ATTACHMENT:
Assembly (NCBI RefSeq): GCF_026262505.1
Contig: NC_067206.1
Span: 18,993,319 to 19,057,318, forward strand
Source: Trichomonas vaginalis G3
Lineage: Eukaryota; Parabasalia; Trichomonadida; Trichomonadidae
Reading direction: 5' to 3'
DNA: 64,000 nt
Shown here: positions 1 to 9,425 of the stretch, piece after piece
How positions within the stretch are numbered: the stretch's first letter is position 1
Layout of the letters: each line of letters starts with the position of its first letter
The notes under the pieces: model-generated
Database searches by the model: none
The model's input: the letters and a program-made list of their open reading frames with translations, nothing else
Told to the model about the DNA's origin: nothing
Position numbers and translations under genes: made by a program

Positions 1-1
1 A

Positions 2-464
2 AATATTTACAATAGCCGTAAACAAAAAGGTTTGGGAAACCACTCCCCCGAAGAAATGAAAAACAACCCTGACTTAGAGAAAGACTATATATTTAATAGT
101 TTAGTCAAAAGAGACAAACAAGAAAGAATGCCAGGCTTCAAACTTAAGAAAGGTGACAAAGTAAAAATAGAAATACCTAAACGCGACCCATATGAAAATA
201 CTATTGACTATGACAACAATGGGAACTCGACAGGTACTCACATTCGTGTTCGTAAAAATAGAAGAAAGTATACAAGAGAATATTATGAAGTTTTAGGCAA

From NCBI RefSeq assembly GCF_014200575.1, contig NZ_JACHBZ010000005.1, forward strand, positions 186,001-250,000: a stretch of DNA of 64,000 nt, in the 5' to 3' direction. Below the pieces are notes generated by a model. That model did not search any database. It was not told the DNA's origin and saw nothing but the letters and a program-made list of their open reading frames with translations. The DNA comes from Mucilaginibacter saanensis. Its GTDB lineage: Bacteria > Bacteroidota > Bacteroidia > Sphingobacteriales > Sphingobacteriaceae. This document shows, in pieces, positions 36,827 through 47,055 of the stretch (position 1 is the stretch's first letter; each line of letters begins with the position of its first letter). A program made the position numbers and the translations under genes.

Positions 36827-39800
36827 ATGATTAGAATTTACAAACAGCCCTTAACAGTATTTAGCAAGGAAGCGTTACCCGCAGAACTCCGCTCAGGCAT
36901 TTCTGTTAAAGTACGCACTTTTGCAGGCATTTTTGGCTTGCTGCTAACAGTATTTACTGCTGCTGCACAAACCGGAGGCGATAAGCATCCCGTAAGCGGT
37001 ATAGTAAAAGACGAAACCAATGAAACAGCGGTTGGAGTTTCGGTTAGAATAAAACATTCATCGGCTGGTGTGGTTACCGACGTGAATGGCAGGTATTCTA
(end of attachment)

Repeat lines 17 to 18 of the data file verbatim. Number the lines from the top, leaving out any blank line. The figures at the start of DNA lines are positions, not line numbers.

1 A

Positions 2-464